It took about 5-10 minutes before one audience member pulled down their mask while making a long point, then pulled it down every time while speaking, and would go on to speak more often than anyone else in the audience, even more than at least one of the panelists. No one pointed out this infraction. Nary a punishment was meted. Anne also saw a guy at far right take a swig of water. We did not feel compelled to shriek in panic, raise a hand to narc on him, throw our heaviest object at him (my new copy of Redshirts), or see if the Dragon Con app had a 911 button to beam security directly to our room. (It’s the best con app I’ve ever used. I wouldn’t rule out that possible feature.)
I mean, we obeyed in deference to our hosts — their room, their rules — but we reserved the right to make Halpert-faces under our masks once it became clear the rules weren’t quite “theirs”. We didn’t deeply care if everyone or anyone achieved absolute masking perfection. We’re fully vaccinated. We’re good. But we’re not fans of Draconian rulings, inconsistent management, or meetings with strangers that are kicked off by someone setting a stridently disinviting tone.
As for the panel itself: I liked the taxonomic logic of taking a TV production that has based its narratives on true historical events and, knowing full well liberties have been taken and always will be, treating it as an “alternate history” story. Usually that label is reserved for intentionally untrue premises such as “What if Hitler won WWII” or “What if JFK lived”. We’re not used to seeing it applied to the likes of, say, Hamilton or Bohemian Rhapsody. Hence its clever inclusion in D*C’s dedicated Alternate History track.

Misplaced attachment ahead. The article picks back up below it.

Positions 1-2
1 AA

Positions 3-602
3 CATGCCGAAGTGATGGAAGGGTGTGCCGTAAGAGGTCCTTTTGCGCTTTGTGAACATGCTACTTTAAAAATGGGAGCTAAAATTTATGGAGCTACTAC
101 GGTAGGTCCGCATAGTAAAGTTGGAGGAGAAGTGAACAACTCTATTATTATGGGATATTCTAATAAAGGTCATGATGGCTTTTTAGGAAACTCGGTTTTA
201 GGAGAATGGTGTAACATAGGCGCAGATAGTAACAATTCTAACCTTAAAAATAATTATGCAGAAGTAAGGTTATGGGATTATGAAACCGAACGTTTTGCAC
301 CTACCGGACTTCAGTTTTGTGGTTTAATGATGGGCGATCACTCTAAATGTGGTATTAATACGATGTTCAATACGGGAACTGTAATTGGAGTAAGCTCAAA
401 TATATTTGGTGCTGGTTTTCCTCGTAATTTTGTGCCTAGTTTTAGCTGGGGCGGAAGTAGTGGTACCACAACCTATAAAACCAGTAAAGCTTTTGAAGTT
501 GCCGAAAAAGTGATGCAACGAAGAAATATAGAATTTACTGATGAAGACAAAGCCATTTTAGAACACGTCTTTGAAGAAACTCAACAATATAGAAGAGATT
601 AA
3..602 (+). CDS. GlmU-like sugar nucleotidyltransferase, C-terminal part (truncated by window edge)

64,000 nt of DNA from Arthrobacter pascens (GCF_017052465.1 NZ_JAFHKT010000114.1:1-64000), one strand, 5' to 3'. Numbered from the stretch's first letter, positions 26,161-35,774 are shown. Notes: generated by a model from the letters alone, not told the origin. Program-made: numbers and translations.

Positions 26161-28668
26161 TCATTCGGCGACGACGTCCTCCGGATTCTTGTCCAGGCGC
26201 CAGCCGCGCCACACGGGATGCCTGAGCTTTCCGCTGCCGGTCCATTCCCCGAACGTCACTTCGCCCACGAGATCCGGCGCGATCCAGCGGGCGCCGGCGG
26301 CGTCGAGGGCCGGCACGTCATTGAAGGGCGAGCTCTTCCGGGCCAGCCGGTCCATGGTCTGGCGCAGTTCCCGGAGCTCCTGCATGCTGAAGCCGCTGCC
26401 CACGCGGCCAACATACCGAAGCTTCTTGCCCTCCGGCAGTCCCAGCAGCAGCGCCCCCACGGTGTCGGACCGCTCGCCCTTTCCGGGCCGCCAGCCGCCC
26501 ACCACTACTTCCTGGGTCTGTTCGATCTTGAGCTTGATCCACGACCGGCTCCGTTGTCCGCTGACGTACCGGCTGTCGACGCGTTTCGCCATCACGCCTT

The discussions themselves were, to be honest yet hopefully not mean about it, a bit lighter than we’d expected. Much of the prompts involved photos of cast members next to their real-life counterparts, then solicited comparisons in terms of “liked” versus “didn’t like”. Occasionally someone would bring up an episode in terms of “the one where…” like normal people. Before the panel, I’d wondered if it might be a good idea to brush up on all the episode titles in case we ran into such extreme Crown superfans streets ahead of us that they’d just naturally have all those memorized by heart and we’d have to keep asking them for refreshers. I never made that time and in hindsight that would’ve been unneeded extra credit.
Anne spoke up a few times to comment on thematic matters and parallels, much as we do in our own one-on-one rundowns. No one tried to one-up her, which is nice, or to piggyback on her points to any scholarly degree, which is fine. I spoke once at the very end in what became a truncated debate (literally an “oh, look, we’re out of time!” ceasefire) over a matter that dealt with either Peter Morgan’s true shadow overseers or some peculiar European conspiracy lore I’ve never heard, depending on whether you asked me or the gentleman disputing my question.